14. free from birth and death. To escape the endless rebirth cycle and attain nirvana.

15 birth, death. Where there is birth there is death, which is full of suffering. The endless rebirth cycle, known as samsara, is a result of desires arising from delusion.

16 empty of effort (wu-wei)無為. Free from contrived effort; free from clinging and attachments; unconditioned; absolute. Being wu-wei also means inner peace obtained by having no desires. Also translated as “unconditioned Dharma” where appropriate.

17 sin. Misdeeds, actions that lead to harm and suffering.

18 bodhisattvas 菩薩. One who, with infinite compassion, vows to become a buddha and to liberate countless sentient beings. A bodhisattva practices all six paramitas (perfections), but it is the prajna paramita that ultimately brings true liberation. Bodhi: enlightenment, to awaken. Sattva: sentient beings, beings with consciousness.

19 at peace with poverty. The bodhisattva is not distressed by physical hardship; true poverty is poverty of virtue, not material comfort.

20 wisdom as sole vocation. “Wisdom” means the understanding of the truth. To acquire such wisdom is essential for the bodhisattva.

21 indolence. Sloth or laziness easily leads to moral misconducts.

22 practice with diligence. To attain the Way requires diligent effort.

23 Vexations. Klesas 煩惱(pronounced “kleshas”) — greed, anger, and ignorance; causes of suffering; defilement of the mind; the chronic mental states that vex the mind and distress the body.

24 four maras. Maras are obstacles to cultivation. 1. Kleshas 煩惱魔, 2.skandhas 陰魔, 3. death 死魔, and 4. deva-mara 天魔, the celestial evil tempter.

25 prison. The skandhas and realms are like a prison. The “realms” refer to the 18 spheres 十八界: six senses 六根 (eye, ear, etc.), six sense objects 六塵 (form, sound, etc.), and six consciousnesses 六識.

26 ignorance. Ignorance of the true nature of the “self” and life. From ignorance comes desires and hatred, which in turn lead to samsara.

27 study and learn. Bodhisattvas need to learn many ways of liberation in order to help wide groups of people.

28 eloquence. Ability to convey the teaching well and to answer difficult questions.

29 poverty and hardship. Easily lead to resentment, which in turn may produce otherwise undue and uncalled-for bad karma with many people.

30 dana 布施(檀那). Charity. The first of the six paramitas (perfections) practiced by a bodhisattva. There are 3 types of generosity: giving of material, giving of solace (comfort, protection, removal of fear, etc.), and giving of Dharma.

31 equally. Bodhisattva understands all beings are fundamentally equal; they have no hatred towards evil or malicious people.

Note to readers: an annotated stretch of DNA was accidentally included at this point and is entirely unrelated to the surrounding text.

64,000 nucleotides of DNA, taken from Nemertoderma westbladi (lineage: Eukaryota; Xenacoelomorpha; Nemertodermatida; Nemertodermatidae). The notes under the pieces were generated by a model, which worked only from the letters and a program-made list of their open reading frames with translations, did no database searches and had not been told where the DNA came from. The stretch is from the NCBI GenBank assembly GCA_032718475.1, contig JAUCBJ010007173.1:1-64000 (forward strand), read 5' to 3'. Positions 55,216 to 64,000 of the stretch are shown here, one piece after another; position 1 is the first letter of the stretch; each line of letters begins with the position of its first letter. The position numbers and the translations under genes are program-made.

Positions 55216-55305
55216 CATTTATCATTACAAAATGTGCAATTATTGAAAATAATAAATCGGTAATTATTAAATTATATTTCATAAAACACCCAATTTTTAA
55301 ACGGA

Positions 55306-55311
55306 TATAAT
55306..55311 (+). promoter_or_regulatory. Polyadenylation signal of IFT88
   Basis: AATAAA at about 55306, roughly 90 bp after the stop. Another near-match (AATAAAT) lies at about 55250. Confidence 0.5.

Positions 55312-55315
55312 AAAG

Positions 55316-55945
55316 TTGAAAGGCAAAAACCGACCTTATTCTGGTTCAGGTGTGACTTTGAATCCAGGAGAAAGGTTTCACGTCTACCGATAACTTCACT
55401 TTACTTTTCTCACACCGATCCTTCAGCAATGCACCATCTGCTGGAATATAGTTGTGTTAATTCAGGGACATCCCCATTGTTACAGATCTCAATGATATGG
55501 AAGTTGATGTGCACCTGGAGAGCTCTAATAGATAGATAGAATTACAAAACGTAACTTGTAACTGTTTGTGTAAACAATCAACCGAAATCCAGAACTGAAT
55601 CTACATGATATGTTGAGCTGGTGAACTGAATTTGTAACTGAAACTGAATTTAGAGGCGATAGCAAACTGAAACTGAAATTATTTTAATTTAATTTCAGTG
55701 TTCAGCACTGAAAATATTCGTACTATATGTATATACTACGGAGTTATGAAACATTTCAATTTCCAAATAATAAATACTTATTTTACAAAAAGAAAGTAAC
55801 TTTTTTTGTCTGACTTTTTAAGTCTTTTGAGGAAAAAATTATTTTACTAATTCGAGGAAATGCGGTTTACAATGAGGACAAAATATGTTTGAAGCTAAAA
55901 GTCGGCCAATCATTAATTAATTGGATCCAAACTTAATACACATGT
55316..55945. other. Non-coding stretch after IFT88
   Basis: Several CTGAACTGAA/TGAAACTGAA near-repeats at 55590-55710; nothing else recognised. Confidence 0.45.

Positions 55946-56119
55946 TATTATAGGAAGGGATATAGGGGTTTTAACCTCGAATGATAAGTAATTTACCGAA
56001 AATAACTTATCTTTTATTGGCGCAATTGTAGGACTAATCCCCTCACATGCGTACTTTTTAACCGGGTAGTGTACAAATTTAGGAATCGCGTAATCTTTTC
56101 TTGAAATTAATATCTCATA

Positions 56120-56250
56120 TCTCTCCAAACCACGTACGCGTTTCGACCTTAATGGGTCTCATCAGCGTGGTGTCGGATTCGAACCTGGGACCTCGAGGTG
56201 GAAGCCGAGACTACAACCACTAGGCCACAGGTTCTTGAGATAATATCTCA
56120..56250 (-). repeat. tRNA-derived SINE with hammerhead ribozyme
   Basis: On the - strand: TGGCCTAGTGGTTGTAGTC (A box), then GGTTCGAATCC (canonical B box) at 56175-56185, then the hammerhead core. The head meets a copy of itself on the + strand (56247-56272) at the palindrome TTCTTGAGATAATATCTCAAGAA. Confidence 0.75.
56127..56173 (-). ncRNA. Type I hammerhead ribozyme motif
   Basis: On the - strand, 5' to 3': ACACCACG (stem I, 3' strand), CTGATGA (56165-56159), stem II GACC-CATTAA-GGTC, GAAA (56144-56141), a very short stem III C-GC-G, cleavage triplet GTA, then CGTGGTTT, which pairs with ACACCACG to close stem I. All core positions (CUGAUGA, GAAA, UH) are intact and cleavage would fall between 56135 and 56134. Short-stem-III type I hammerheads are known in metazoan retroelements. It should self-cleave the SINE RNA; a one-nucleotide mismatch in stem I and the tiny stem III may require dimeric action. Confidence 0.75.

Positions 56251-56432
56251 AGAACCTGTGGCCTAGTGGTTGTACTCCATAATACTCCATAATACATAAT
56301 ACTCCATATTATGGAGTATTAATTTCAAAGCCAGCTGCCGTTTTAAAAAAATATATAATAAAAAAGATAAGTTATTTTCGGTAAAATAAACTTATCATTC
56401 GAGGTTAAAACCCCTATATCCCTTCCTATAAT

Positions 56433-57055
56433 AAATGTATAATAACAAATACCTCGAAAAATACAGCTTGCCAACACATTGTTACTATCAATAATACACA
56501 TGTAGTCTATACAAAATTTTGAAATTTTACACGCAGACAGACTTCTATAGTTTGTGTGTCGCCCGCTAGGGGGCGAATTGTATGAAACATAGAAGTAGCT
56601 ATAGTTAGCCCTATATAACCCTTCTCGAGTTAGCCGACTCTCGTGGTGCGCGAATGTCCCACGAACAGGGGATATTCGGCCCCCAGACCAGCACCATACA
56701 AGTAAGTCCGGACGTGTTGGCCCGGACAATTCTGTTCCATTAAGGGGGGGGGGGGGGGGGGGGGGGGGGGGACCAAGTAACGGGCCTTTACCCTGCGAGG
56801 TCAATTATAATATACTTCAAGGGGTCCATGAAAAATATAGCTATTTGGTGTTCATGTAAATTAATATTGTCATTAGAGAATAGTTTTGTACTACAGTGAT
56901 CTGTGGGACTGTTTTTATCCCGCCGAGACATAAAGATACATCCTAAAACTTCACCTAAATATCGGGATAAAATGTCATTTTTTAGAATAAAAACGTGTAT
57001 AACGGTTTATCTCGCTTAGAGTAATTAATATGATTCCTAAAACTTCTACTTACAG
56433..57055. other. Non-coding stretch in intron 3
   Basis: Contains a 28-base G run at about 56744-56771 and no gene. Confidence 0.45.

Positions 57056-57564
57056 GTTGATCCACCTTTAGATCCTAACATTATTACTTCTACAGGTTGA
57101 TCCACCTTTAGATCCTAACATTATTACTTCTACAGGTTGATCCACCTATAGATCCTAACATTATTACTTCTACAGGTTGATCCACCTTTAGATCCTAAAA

32 five desires. Desire for sights, sounds, smells, tastes, and touch. Alternatively, desire for wealth, lust, fame, food, and sleep. They are harmful, not pleasurable.

33 three robes. Traditionally Buddhist monks wear only three robes.

34 tiled bowl. Monk’s begging bowl can be tiled or metal.

35 instruments. Implements that are used in Buddhist services or daily life of a Buddhist monk. These three are symbols of monastic life.

36 Mahayana 大乘. The great (maha) vehicle (yana). It is the bodhisattva path which leads to Buddhahood. This involves devotion to the liberation of all beings and the perfection of wisdom. Mahayana mind: the bodhi mind, the enlightened mind, the buddha nature within all of us. To cultivate the Mahayana mind means to commit to the buddha path.

37 take on sufferings. A bodhisattva is willing to self-sacrifice for others. But a true sacrifice is to eliminate the ego and help others to eliminate the ego and attain enlightenment.

38 sentient beings. All living beings with sentience; beings that have awareness. They include devas (gods or heavenly beings, asuras (demi-gods 阿修羅), human beings, animals, hungry-ghosts, and hell-beings. Unlike buddhas and bodhisattvas, they are all trapped in samsara, but have the potential to become buddhas.

39 supreme joy. The joy of perfect enlightenment; the joy of nirvana

40 buddhas. “The enlightened one.” There are many buddhas in the past, present, and future; all sentient beings can become buddhas by practicing prajna paramita.

41 dharmakaya 法身. The Buddha has three bodies (kaya): dharmakaya, the truth body, which is formless, unborn, our original nature; sambhogha-kaya 報身, the bliss body, which can only be seen by great bodhisattvas; and nirmana-kaya 化身, the transformation body, which is the historical Buddha seen by ordinary beings.

42 nirvana 涅槃. The state free from all desires and suffering; ultimate bliss and tranquility.

43 samsara 生死、輪迴. The relentless cycle of birth and death in which unenlightened beings are deeply entangled. By extension it means this world of afflictions and suffering.

44 thought after thought. One deviant thought can lead to grave peril; one pure thought can eliminate great sin.

45 bodhi path 菩提道. The path to awakening, to becoming a Buddha. Therein lies lasting joy.